Global measles cases up by 300 percent in 2019

Grant Boone
April 16, 2019

The number of measles cases worldwide almost quadrupled in the first quarter of 2019 to 112,163 against the same period a year ago, the World Health Organisation (WHO) said on Monday, citing provisional data.

In the USA, the disease has spread more slowly, but is centered in the ultra-Orthodox community.

While easily preventable with a vaccine, measles is highly contagious and can be risky, especially for small children.

"Preliminary global data shows that reported cases rose by 300% in the first three months of 2019, compared to the same period in 2018".

The anti-vaccination movementPublic health officials say current measles outbreaks in the USA are fueled by the anti-vaccination movement, which questions the safety of vaccines and frequently spreads false information on social media.

It added: "Many countries are in the midst of sizeable measles outbreaks, with all regions of the world experiencing sustained rises in cases".

However, actual numbers are likely to be 10 times as high, as only a fraction of cases are reported, according to the United Nations health agency.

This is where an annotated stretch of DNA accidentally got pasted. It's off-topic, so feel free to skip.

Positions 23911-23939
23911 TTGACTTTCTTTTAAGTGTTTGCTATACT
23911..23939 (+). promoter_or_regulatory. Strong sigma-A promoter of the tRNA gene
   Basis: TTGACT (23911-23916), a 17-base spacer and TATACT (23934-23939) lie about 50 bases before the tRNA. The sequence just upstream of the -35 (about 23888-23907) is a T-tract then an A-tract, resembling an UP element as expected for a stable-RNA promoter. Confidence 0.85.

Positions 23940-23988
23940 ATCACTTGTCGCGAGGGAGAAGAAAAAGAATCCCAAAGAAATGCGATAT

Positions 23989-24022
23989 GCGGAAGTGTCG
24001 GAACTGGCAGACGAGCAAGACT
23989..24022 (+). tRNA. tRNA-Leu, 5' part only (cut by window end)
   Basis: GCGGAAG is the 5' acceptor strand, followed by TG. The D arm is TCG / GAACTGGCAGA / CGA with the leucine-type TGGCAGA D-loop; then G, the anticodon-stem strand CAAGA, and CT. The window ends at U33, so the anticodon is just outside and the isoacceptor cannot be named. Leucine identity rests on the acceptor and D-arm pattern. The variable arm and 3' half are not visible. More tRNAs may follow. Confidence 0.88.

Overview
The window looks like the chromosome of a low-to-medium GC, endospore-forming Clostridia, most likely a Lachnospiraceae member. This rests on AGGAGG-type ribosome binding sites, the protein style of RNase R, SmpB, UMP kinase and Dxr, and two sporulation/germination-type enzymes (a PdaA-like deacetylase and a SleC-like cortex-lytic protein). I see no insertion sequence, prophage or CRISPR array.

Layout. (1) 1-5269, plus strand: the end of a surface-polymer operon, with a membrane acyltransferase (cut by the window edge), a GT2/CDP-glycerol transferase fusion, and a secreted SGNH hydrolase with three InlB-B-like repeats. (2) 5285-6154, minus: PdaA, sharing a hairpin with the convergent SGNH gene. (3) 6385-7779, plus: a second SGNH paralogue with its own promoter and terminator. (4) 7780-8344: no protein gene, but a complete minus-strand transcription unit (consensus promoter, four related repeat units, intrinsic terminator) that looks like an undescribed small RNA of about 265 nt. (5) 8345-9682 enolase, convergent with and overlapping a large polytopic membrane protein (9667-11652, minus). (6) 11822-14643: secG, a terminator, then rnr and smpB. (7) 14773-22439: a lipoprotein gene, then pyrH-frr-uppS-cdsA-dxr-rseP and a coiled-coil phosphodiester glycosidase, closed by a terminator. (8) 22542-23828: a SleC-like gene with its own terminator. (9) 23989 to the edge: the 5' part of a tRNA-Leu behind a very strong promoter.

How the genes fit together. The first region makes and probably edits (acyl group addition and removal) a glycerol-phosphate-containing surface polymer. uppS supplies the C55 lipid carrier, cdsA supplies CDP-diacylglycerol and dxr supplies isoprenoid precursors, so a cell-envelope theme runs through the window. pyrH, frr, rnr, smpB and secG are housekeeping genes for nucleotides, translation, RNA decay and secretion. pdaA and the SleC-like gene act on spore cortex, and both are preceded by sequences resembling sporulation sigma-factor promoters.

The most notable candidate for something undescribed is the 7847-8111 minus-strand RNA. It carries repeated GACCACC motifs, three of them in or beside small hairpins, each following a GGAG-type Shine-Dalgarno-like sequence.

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A spike in case numbers was, in addition, reported for countries including the United States and Thailand with high levels of vaccination coverage.

In 2014, the United States reported a record 667 cases, including one large outbreak primarily among unvaccinated Amish communities in OH that accounted for more than half of the cases that year. "The disease has spread fast among clusters of unvaccinated people". Mayor Bill de Blasio declared a public health emergency last week, requiring people living in parts of Brooklyn to get vaccinated.

The Brooklyn outbreak is believed to be driving a nationwide surge in infection that is on pace to set a record for most illnesses in 25 years.

The U.S. Centers for Disease Control and Prevention (CDC) says there have been 555 individual confirmed cases of measles since the start of the year in 20 states.

New York City has had the most cases. There are six current outbreaks in California, New Jersey and the states of NY and Washington.

Measles is so contagious that 90 per cent of people who aren't immunised are infected if exposed to the virus. Most of the cases are children under 18 and have been reported from Williamsburg and Borough Park, Brooklyn. Madagascar has recorded more than 100,000 cases since the fall, with more than 1,200 deaths.

While the figures are not yet complete, with some countries only reporting data for January and February, WHO say they indicate a "clear trend" of an increase in the number of cases, mostly driven by poor rates of vaccination. The virus can be prevented with the MMR vaccine, which also protects against mumps (a viral infection that affects the salivary glands) and rubella (also a viral infection that is identified by its distinctive red rash).

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